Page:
25% Tarifs effective March 26/2018 - Page 3
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  1. #41
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    The overwhelmingly negative views towards the US manufacturing economy regarding the recent tariffs has gone far too excessive.

    One of our most important business sectors (Automobile Production) is accelerating. Demand for US Made SUVs and light Trucks has never been higher.

    Die/Mold shops in Ohio, Michigan, Indiana and Illinois are doing quite well.

    According to a recent Goldman Sax analyst call; BUY GM and FORD. These two equities appear to be waking up from a 50 year nap.

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    Quote Originally Posted by otrlt View Post
    The overwhelmingly negative views towards the US manufacturing economy regarding the recent tariffs has gone far too excessive.

    One of our most important business sectors (Automobile Production) is accelerating. Demand for US Made SUVs and light Trucks has never been higher.

    Die/Mold shops in Ohio, Michigan, Indiana and Illinois are doing quite well.

    According to a recent Goldman Sax analyst call; BUY GM and FORD. These two equities appear to be waking up from a 50 year nap.
    I'm afraid that your post is exactly what I'm talking about.

    Your *domestic* demand might be going up. How's the export biz looking? You know, the thing you do so you can pay for imports.

    The 3 really big population centres outside the USA are the EU, China & India. OK not a lot is happening in India, they're still sorting themselves out WRT investment & infrastructure.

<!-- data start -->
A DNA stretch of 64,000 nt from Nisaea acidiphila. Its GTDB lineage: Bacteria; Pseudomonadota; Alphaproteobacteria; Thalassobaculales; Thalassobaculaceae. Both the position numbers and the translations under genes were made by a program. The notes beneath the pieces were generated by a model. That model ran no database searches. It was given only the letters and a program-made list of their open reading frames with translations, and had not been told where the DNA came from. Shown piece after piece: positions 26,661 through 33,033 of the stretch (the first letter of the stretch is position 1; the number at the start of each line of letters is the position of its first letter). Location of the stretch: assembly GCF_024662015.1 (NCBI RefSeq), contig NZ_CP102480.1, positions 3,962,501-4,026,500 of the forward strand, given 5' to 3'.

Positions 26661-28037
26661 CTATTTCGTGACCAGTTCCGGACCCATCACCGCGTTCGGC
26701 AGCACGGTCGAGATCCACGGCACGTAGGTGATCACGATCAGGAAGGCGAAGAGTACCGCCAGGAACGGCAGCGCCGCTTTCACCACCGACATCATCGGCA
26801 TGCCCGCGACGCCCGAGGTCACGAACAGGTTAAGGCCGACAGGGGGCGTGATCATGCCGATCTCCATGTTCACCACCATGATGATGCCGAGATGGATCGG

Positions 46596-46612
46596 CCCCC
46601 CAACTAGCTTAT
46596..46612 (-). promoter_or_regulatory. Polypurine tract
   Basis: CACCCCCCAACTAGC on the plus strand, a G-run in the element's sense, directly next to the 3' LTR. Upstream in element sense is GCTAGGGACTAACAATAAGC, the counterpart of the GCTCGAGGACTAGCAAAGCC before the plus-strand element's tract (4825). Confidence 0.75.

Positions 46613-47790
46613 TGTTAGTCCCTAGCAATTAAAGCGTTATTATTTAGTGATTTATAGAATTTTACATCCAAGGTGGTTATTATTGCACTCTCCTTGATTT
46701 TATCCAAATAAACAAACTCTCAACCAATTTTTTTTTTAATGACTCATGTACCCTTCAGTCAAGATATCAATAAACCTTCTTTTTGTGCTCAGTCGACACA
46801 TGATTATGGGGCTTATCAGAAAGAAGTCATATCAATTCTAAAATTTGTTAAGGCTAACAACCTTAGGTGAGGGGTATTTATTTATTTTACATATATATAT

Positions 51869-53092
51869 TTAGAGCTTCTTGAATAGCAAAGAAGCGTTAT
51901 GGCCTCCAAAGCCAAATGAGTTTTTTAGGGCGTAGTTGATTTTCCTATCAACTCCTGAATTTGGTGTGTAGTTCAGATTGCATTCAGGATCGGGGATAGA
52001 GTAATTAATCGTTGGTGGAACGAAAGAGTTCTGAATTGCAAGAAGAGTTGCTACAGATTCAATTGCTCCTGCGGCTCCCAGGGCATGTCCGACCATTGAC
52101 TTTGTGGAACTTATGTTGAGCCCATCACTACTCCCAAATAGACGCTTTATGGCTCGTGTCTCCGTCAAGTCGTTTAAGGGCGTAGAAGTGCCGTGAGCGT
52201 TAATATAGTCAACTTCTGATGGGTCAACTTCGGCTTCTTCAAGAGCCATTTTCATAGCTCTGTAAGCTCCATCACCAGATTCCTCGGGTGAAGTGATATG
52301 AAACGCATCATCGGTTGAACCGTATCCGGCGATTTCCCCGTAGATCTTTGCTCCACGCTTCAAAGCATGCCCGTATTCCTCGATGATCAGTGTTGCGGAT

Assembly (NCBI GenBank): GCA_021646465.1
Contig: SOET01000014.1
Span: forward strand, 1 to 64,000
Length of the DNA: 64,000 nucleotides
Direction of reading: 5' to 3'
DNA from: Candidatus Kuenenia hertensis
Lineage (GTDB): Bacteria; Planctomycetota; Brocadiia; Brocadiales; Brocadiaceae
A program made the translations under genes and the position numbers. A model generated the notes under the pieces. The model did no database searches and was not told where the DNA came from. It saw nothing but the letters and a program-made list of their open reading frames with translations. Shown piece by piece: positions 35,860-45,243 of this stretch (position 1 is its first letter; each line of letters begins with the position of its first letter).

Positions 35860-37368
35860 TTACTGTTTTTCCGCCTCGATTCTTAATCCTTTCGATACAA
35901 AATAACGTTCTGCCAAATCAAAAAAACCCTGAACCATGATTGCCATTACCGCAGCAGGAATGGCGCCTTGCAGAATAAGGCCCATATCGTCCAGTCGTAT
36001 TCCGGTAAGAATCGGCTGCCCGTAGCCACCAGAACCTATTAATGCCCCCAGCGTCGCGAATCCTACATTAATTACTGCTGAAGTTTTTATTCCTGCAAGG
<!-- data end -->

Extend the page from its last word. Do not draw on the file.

Your vehicle exports to the other big population centres where there's a shit-ton of money available to buy stuff is........ fuck-all.

    So as I said, you're focused fat & happy on the domestic USA market and taking no notice of other places. Which would be fine if you didn't have a major jones for Chinese consumer goods *your own* manufacturers offshored so they could get a higher profit margin and avoid all the pesky domestic laws that slowed them down from getting even richer (at, it seems, the average US worker's expense).

    OBTW - Goldman Sachs recommended something and you quote *THAT* as some sort of definitive source? Really? Come on. Probably means they think the stocks are going to tank and want to get out from under at everyone else's expense. Have you forgotten 2008 so quickly?

    PDW

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    Quote Originally Posted by PDW View Post

    Your vehicle exports to the other big population centres where there's a shit-ton of money available to buy stuff is........ fuck-all.


    PDW
    The most profitable vehicles produced by the Big 3 are SUVs and Trucks, these are large vehicles usually, and they aren't the most fuel efficient on the road either. These vehicles are produced primarily for the domestic market, and with a price tag starting in the mid 50K demand is still very brisk.

    These 3 manufacturers are "printing money" off of these products.

    How's are exports doing? Ask the people at Boeing Aircraft.

    This is an American Phenomenon, we consume and produce in mass.

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    Quote Originally Posted by otrlt View Post